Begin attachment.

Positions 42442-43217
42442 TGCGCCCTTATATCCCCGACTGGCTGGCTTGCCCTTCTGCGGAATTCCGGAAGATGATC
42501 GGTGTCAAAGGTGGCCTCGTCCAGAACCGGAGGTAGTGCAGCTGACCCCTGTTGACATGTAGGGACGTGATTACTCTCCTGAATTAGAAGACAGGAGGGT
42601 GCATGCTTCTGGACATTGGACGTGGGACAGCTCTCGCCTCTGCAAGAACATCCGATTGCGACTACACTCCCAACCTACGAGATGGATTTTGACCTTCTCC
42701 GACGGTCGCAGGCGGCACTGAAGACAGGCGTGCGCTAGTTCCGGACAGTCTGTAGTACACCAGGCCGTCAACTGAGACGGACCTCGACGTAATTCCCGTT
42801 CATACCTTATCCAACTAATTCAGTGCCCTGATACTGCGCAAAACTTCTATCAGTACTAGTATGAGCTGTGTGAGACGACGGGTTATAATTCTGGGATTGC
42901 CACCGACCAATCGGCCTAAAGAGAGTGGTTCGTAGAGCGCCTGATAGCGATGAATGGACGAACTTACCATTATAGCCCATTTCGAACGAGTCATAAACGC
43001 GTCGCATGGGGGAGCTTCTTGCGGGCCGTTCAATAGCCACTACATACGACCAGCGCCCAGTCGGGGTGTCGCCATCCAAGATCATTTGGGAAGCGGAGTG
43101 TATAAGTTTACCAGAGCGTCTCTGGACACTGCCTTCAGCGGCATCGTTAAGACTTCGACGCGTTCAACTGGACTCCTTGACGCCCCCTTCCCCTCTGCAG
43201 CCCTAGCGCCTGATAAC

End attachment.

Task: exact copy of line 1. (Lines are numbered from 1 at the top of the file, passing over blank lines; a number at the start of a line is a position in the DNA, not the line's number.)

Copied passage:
Positions 42442-43217